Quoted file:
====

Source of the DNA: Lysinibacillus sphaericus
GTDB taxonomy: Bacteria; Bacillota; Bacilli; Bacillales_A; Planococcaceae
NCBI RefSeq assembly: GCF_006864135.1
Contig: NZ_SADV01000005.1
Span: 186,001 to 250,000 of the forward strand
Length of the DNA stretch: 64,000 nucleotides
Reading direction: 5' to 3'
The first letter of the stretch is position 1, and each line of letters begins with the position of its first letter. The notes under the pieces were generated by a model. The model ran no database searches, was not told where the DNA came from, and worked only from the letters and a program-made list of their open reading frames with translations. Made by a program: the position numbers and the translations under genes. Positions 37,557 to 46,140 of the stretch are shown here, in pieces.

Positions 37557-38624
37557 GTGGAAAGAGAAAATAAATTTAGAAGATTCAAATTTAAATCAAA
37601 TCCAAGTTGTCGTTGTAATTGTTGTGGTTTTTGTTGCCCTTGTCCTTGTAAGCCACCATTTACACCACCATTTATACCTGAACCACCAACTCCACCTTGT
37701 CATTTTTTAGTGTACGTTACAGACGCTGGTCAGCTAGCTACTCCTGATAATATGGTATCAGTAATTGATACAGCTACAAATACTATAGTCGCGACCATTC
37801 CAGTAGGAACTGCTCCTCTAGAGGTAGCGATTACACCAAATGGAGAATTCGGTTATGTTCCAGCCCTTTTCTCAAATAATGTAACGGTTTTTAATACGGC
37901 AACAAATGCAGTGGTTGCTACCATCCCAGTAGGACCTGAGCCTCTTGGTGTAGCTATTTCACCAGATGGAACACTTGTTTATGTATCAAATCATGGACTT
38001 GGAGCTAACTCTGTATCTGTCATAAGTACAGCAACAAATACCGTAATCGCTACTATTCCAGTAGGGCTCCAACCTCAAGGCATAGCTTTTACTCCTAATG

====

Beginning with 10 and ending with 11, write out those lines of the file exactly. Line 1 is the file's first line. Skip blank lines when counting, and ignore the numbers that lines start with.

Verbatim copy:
37557 GTGGAAAGAGAAAATAAATTTAGAAGATTCAAATTTAAATCAAA
37601 TCCAAGTTGTCGTTGTAATTGTTGTGGTTTTTGTTGCCCTTGTCCTTGTAAGCCACCATTTACACCACCATTTATACCTGAACCACCAACTCCACCTTGT